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It was just before 1:00 am early one Friday when Atlanta firefighters were called to the home of 94-year-old Sally Skrine. She was well-known in the community as a generous woman who was always willing to give out food to anyone who needed it.

It took just seven minutes to get to her house after the call came in, but the fire was already raging by the time they arrived.

Firefighters found burglar bars on every door and window of Skrine’s home making it a challenge to get in. But they believed a person was trapped inside.

Twenty-year veteran Capt. Danny Dwyer was already wearing his protective gear when Chief Sean Johnson ordered Dwyer and his truck mates to do a search inside the burning house.


Dwyer knew every second mattered.


Instead of waiting for his two truck mates to finish suiting up, Dwyer crawled inside with two firefighters from a different fire engine who were manning a hose.

Amidst toxic, churning smoke, Dwyer found Skrine on the dining room floor. In an instant, the interior of the home was completely engulfed in flames. Dwyer leaned over her unconscious body to protect her and then managed to tug her out the door onto the porch.

But it was too late. Sally Skrine succumbed at the scene.

Most of us would see Capt. Dwyer as a hero, risking his own life to try and save Sally Skrine’s. Incredibly, that’s not what his bosses thought.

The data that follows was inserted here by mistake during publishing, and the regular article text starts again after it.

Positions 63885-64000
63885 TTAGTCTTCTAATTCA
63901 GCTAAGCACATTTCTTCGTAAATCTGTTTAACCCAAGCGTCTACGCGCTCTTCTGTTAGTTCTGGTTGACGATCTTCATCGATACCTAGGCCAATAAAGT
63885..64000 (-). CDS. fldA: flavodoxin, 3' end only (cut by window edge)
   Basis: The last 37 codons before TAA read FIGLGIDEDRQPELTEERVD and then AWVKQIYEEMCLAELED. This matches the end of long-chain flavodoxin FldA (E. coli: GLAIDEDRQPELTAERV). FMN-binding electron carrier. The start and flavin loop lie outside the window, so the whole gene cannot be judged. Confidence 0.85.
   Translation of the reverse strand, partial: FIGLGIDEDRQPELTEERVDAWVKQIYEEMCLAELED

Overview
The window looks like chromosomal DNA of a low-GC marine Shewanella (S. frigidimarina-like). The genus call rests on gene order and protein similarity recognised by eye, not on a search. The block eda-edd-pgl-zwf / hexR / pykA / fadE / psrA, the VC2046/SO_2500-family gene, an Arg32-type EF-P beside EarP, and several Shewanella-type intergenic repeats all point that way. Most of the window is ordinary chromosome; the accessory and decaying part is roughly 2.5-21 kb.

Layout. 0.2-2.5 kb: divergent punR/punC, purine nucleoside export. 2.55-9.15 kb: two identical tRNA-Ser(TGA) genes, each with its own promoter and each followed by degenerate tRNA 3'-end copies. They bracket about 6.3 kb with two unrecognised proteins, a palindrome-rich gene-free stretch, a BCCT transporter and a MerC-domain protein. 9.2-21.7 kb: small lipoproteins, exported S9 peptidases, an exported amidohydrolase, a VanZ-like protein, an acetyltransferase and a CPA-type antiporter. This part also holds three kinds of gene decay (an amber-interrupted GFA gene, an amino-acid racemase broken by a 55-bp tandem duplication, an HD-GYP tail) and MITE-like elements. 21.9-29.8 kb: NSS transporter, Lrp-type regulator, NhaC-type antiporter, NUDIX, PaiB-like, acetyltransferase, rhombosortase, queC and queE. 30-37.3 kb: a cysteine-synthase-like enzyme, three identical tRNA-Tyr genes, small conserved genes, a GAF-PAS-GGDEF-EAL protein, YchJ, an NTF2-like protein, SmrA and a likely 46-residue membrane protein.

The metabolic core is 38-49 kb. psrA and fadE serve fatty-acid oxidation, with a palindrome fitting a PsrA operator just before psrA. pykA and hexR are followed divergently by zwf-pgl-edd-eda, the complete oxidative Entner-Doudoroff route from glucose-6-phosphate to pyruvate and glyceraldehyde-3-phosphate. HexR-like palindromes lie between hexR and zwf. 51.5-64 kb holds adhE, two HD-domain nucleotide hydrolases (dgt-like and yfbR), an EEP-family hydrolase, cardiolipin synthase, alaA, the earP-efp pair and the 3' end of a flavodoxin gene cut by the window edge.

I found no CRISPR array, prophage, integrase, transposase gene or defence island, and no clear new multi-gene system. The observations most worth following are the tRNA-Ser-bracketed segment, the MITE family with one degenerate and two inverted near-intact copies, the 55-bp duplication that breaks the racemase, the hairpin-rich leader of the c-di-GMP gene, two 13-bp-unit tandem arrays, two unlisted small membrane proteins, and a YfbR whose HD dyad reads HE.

After the incident, Dwyer was written up by superiors for not waiting for the rest of his crew before going in. It’s called “freelancing.”
And that is not allowed.

Instead of receiving a medal, Dwyer will spend two shifts at home without pay. And will have this infraction noted on his permanent record.

How is it that what appears to be selfless service is frowned upon?


As the Atlanta Journal Constitution reports it, Department rules state Superiors “must look at all incidents from a perspective of risk vs. benefit. Always placing the safety of our members as the highest priority.”

Several firefighters spoke to the AJC about an increasingly “risk-averse culture,” often mandated by chiefs safely tucked away in offices.


Sound familiar? Firefighters often need to make life or death decisions in an instant, literally in the heat of the moment.

Just like our warfighters.

When the adrenaline is pumping, and seconds count, it doesn’t seem like firefighters should be considering the career ramifications of trying to save people trapped inside a raging inferno.


After all, if firefighters ever get called out to your gran’s house at one in the morning, what do you want them to be thinking about?


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29 Responses

  1. Jim

    I HAVE gone into a burning building three times to try and rescue people but unfortunately both had already passed from smoke. The other time nobody’s home even though neighbors were adamant they were. I hated it but there were possible lives to save and even though I was not a Firefighter I was a Police Officer and I was sworn to save lives whenever possible and the firefighters were not there yet. This Capt. IS a Hero IMHO as he was wearing the proper gear and had 2 brothers with a hose backing him.